Inequalities in oncology care: Economic consequences of high cost drugs

M.G.H. Niezen, Elly A Stolk, Adri Steenhoek, Carin A Uyl-De Groot

Research output: Contribution to journalArticleScientificpeer-review

Abstract

The expenditures for hospital drugs are continuously increasing, and grow much faster than the global hospital budgets do. This explosive growth is caused mainly by a few so-called 'expensive drugs' of which the oncolytics form the main part. The global budgets should stimulate more effective provision of care ('technical efficiency'), however the room for technical efficiency is decreasing. Hospitals thus have to make impossible choices, so that eventually equal access can no longer be guaranteed. If no other policies are applied, health care goals will no longer be met. This paper tries to map the contours of the current problem and its possible solutions. It is time governments take up their responsibility and take back control.

Original languageEnglish
Pages (from-to)2887-92
Number of pages6
JournalEuropean Journal of Cancer: Official journal for European Organization for Research and Treatment of Cancer (EORTC)
Volume42
Issue number17
DOIs
Publication statusPublished - Nov 2006
Externally publishedYes

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Drug Costs
Pharmaceutical Preparations
Delivery of Health Care

Keywords

  • Antineoplastic Agents
  • Budgets
  • Costs and Cost Analysis
  • Forecasting
  • Health Expenditures
  • Health Policy
  • Hospital Costs
  • Humans
  • Neoplasms
  • Socioeconomic Factors

Cite this

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title = "Inequalities in oncology care: Economic consequences of high cost drugs",
abstract = "The expenditures for hospital drugs are continuously increasing, and grow much faster than the global hospital budgets do. This explosive growth is caused mainly by a few so-called 'expensive drugs' of which the oncolytics form the main part. The global budgets should stimulate more effective provision of care ('technical efficiency'), however the room for technical efficiency is decreasing. Hospitals thus have to make impossible choices, so that eventually equal access can no longer be guaranteed. If no other policies are applied, health care goals will no longer be met. This paper tries to map the contours of the current problem and its possible solutions. It is time governments take up their responsibility and take back control.",
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Inequalities in oncology care : Economic consequences of high cost drugs. / Niezen, M.G.H.; Stolk, Elly A; Steenhoek, Adri; Uyl-De Groot, Carin A.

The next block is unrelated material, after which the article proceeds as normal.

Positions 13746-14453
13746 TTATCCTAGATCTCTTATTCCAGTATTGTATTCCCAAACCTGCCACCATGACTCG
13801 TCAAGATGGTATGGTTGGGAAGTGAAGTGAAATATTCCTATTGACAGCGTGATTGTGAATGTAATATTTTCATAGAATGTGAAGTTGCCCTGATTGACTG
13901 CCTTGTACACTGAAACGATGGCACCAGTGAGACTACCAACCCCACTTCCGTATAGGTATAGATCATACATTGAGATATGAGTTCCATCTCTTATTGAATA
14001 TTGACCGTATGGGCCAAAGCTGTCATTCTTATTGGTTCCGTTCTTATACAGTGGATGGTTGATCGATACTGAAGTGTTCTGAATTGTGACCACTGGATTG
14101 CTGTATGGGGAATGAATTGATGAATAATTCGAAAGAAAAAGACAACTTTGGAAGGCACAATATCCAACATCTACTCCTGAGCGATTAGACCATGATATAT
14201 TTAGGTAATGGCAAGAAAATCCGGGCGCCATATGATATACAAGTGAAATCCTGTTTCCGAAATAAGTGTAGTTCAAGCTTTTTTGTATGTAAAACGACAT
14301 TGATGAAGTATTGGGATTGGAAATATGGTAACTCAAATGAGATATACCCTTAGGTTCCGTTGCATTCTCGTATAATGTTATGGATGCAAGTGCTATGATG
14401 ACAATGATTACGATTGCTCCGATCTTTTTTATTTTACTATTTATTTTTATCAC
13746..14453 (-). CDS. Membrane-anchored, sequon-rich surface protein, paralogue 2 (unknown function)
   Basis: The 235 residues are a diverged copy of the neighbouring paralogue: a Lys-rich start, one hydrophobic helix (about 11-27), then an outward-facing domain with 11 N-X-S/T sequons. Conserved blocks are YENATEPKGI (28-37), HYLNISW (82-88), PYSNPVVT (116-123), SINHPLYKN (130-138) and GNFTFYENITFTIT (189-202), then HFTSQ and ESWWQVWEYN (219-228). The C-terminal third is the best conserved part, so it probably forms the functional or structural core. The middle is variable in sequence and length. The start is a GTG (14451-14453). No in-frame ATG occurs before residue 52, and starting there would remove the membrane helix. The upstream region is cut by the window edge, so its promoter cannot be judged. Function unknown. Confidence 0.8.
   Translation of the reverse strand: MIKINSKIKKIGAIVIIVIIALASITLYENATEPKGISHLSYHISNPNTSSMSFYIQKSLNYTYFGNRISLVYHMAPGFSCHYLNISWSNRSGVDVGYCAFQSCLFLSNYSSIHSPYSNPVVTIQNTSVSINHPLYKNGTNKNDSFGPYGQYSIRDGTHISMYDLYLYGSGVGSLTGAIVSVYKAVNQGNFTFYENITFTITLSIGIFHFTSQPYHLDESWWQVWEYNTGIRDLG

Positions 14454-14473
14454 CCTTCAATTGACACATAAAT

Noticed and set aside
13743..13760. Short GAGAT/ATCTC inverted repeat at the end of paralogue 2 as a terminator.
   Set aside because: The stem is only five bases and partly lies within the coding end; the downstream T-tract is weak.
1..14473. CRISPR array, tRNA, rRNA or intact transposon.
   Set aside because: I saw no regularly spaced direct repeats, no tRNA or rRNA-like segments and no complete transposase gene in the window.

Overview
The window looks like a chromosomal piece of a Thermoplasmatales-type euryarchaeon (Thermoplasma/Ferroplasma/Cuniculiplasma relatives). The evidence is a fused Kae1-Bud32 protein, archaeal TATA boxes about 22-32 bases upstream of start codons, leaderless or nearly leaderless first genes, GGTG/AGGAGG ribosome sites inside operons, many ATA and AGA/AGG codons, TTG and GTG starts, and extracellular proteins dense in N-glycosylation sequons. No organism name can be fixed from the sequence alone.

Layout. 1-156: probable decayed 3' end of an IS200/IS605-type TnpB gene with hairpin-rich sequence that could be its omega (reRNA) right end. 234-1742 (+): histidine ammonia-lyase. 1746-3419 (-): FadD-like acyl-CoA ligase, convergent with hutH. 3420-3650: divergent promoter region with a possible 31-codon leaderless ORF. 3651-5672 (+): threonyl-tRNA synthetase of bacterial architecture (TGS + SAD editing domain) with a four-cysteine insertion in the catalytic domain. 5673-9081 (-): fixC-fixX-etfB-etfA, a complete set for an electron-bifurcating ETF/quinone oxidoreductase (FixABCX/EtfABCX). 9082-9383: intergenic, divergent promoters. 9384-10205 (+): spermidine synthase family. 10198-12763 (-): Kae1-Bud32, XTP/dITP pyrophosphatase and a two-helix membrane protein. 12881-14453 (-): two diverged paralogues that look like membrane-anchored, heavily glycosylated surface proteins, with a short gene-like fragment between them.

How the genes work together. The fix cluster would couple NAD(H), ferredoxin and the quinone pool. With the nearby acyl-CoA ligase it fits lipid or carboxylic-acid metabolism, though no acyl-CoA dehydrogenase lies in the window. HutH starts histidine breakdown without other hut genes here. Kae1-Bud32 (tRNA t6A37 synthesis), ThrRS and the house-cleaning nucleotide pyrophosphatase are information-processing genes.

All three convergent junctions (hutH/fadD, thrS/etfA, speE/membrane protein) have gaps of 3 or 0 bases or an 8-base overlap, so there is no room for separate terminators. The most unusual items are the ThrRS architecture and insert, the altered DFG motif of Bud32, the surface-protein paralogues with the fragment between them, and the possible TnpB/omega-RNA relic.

In: European Journal of Cancer: Official journal for European Organization for Research and Treatment of Cancer (EORTC), Vol. 42, No. 17, 11.2006, p. 2887-92.

Research output: Contribution to journalArticleScientificpeer-review

TY - JOUR

T1 - Inequalities in oncology care

T2 - Economic consequences of high cost drugs

AU - Niezen, M.G.H.

AU - Stolk, Elly A

AU - Steenhoek, Adri

AU - Uyl-De Groot, Carin A

PY - 2006/11

Y1 - 2006/11

N2 - The expenditures for hospital drugs are continuously increasing, and grow much faster than the global hospital budgets do. This explosive growth is caused mainly by a few so-called 'expensive drugs' of which the oncolytics form the main part. The global budgets should stimulate more effective provision of care ('technical efficiency'), however the room for technical efficiency is decreasing. Hospitals thus have to make impossible choices, so that eventually equal access can no longer be guaranteed. If no other policies are applied, health care goals will no longer be met. This paper tries to map the contours of the current problem and its possible solutions. It is time governments take up their responsibility and take back control.

AB - The expenditures for hospital drugs are continuously increasing, and grow much faster than the global hospital budgets do. This explosive growth is caused mainly by a few so-called 'expensive drugs' of which the oncolytics form the main part. The global budgets should stimulate more effective provision of care ('technical efficiency'), however the room for technical efficiency is decreasing. Hospitals thus have to make impossible choices, so that eventually equal access can no longer be guaranteed. If no other policies are applied, health care goals will no longer be met. This paper tries to map the contours of the current problem and its possible solutions. It is time governments take up their responsibility and take back control.

KW - Antineoplastic Agents

KW - Budgets

KW - Costs and Cost Analysis

KW - Forecasting

KW - Health Expenditures

KW - Health Policy

KW - Hospital Costs

KW - Humans

KW - Neoplasms

KW - Socioeconomic Factors

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DO - 10.1016/j.ejca.2006.07.009

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JO - European Journal of Cancer: Official journal for European Organization for Research and Treatment of Cancer (EORTC)

JF - European Journal of Cancer: Official journal for European Organization for Research and Treatment of Cancer (EORTC)

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